Starmer: World of difference between Streeting’s senile remark and Tory scandals

Sir Keir Starmer said it was “inappropriate” for Wes Streeting to call Jeremy Corbyn “senile” – but insisted there is a “world of difference” between that and recent scandals in the Tory party.

The shadow health secretary has apologised for his remark in Parliament, saying it was made “in jest”.

Sir Keir said he did not approve of the Labour frontbencher’s choice of language – saying both he and Mr Streeting know it was “not good enough”.

But he suggested recent rows surrounding the conduct of senior ministers were far worse.

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Wes Streeting called Jeremy Corbyn senile (PA)

Rishi Sunak has faced questions over his judgment after reappointing Suella Braverman as Home Secretary six days after she was forced to quit over a security breach.

He also brought Sir Gavin Williamson back into Government despite being told he was under investigation for allegedly bullying former chief whip Wendy Morton.

Sir Gavin was subsequently hit by claims he bullied a former Ministry of Defence official and engaged in “unethical and immoral” behaviour while chief whip.

He has since quit his Cabinet Office role, saying the mounting allegations against him were “becoming a distraction for the good work this Government is doing for the British people” and vowing to clear his name.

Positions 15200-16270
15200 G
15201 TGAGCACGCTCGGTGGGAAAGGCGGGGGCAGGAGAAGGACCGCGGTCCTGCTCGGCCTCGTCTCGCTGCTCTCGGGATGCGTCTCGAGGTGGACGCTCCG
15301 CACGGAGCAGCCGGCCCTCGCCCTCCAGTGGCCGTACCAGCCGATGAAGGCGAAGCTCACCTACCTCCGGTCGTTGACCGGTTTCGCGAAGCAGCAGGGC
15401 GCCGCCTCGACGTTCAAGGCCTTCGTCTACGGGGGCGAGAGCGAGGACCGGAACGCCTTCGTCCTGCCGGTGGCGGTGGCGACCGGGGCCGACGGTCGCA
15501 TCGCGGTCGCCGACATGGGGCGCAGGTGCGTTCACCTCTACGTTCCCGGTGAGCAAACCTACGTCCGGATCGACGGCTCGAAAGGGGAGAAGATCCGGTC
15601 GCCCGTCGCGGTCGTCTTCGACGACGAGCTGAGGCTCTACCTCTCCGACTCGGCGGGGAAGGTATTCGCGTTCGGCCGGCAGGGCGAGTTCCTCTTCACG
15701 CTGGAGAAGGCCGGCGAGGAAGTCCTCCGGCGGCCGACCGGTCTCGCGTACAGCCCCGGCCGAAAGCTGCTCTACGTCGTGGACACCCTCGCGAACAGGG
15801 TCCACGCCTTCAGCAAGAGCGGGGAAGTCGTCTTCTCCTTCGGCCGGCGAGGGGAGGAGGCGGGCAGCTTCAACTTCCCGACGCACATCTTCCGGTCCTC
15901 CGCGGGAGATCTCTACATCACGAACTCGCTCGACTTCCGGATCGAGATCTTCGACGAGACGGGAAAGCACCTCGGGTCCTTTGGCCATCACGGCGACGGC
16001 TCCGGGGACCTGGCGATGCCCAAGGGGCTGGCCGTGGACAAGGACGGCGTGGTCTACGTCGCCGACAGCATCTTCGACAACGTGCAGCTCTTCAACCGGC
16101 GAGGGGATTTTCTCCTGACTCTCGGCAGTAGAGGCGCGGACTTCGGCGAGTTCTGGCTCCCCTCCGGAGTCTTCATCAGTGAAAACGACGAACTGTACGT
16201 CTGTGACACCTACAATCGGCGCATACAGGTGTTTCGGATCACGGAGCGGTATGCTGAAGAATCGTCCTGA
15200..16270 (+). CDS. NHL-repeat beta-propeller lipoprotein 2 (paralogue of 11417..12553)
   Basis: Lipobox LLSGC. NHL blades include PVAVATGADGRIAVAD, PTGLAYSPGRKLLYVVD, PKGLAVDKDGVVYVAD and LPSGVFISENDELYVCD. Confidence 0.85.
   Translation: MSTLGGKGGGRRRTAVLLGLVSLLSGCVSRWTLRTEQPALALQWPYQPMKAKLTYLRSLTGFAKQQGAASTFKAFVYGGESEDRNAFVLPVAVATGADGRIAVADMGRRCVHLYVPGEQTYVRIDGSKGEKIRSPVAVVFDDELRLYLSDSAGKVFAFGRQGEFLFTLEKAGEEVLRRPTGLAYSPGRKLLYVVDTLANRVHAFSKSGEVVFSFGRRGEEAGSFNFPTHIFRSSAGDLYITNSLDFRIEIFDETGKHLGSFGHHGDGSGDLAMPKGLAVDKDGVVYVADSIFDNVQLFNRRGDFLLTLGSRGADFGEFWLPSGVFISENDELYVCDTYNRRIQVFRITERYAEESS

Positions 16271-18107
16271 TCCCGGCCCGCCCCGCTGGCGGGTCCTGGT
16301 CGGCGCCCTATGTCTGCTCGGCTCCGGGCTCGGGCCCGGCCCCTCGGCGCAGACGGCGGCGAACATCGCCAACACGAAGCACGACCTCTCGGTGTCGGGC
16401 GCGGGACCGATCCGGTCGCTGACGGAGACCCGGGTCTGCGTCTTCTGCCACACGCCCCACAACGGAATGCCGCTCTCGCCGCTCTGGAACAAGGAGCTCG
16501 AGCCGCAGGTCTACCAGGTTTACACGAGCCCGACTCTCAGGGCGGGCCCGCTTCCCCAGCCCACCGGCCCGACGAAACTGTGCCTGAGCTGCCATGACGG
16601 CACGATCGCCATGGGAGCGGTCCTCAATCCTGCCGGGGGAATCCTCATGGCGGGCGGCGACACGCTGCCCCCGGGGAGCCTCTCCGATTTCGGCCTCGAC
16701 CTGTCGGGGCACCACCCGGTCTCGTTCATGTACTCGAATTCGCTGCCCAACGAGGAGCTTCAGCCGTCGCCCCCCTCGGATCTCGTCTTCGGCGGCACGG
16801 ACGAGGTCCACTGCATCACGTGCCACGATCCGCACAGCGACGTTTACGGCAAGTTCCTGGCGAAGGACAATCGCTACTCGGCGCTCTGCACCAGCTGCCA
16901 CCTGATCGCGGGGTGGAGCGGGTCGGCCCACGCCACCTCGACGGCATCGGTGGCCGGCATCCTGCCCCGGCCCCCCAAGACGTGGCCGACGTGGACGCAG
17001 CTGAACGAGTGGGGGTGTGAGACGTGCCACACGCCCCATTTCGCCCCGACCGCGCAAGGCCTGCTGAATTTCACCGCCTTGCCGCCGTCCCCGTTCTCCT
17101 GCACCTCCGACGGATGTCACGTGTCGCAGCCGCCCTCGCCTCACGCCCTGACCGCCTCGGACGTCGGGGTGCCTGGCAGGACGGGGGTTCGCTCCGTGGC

During a phone-in on BBC Radio Humberside on Tuesday, Sir Keir was challenged on Mr Streeting’s remark by two listeners, one of whom said their own grandparents passed away from a neurodegenerative disease.

“It’s not appropriate. I know that. Wes Streeting knows that. That’s why he apologised and recognised that even in jest… absolutely it wasn’t appropriate,” he said.

Pressed on whether he should sack Mr Streeting, given Labour has suggested certain Cabinet members should be fired over recent conduct claims, Sir Keir said the shadow health secretary’s case was far from comparable with those of Ms Braverman or Sir Gavin.

“If you consider the issues we’ve been looking at in relation to the Cabinet in the last two weeks, we’ve got Suella Braverman, the Home Secretary. She was sacked for breaches of security – and she’s the Home Secretary – and then she got her job back six days later,” he said.

“And then Gavin Williamson, again… not only the bullying, talking about slitting people’s throats, but also the security risks in relation to him. So I think there’s a world of difference.”

Mr Streeting made his comment about the former Labour leader as Mr Corbyn tried to raise a point of order in the House of Commons on Wednesday.

The shadow health secretary could be heard saying: “He’s gone senile.”

Later, the Ilford North MP tweeted about his remark: “In jest, but I accept in poor taste. I’ve dropped Jeremy a note directly to apologise for any offence caused.”

Mr Corbyn, who now sits as independent MP for Islington North after being removed from Labour, appeared to address the comment on Twitter on Wednesday afternoon, writing: “Dementia is the leading cause of death in the UK. By 2025, over 1 million people will be suffering from the disease. The impact on loved ones is unquantifiable.

“Now, more than ever, we need a National Care Service — publicly funded and free for all those who need it.”